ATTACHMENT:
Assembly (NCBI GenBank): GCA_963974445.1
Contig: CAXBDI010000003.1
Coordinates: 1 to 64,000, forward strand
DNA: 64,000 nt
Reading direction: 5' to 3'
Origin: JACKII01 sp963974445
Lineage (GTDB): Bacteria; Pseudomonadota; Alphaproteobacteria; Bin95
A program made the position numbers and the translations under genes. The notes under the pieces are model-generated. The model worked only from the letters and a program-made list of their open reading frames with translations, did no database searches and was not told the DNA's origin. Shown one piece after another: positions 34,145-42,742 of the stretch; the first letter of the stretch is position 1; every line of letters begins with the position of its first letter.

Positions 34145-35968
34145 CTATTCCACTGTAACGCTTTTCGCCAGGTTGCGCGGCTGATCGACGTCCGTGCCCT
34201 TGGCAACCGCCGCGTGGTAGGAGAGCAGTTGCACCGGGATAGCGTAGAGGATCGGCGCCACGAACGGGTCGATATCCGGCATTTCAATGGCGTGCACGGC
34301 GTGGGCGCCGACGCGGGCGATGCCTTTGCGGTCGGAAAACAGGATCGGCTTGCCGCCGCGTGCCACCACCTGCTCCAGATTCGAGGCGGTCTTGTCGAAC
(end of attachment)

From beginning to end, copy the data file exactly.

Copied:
Assembly (NCBI GenBank): GCA_963974445.1
Contig: CAXBDI010000003.1
Coordinates: 1 to 64,000, forward strand
DNA: 64,000 nt
Reading direction: 5' to 3'
Origin: JACKII01 sp963974445
Lineage (GTDB): Bacteria; Pseudomonadota; Alphaproteobacteria; Bin95
A program made the position numbers and the translations under genes. The notes under the pieces are model-generated. The model worked only from the letters and a program-made list of their open reading frames with translations, did no database searches and was not told the DNA's origin. Shown one piece after another: positions 34,145-42,742 of the stretch; the first letter of the stretch is position 1; every line of letters begins with the position of its first letter.

Positions 34145-35968
34145 CTATTCCACTGTAACGCTTTTCGCCAGGTTGCGCGGCTGATCGACGTCCGTGCCCT
34201 TGGCAACCGCCGCGTGGTAGGAGAGCAGTTGCACCGGGATAGCGTAGAGGATCGGCGCCACGAACGGGTCGATATCCGGCATTTCAATGGCGTGCACGGC
34301 GTGGGCGCCGACGCGGGCGATGCCTTTGCGGTCGGAAAACAGGATCGGCTTGCCGCCGCGTGCCACCACCTGCTCCAGATTCGAGGCGGTCTTGTCGAAC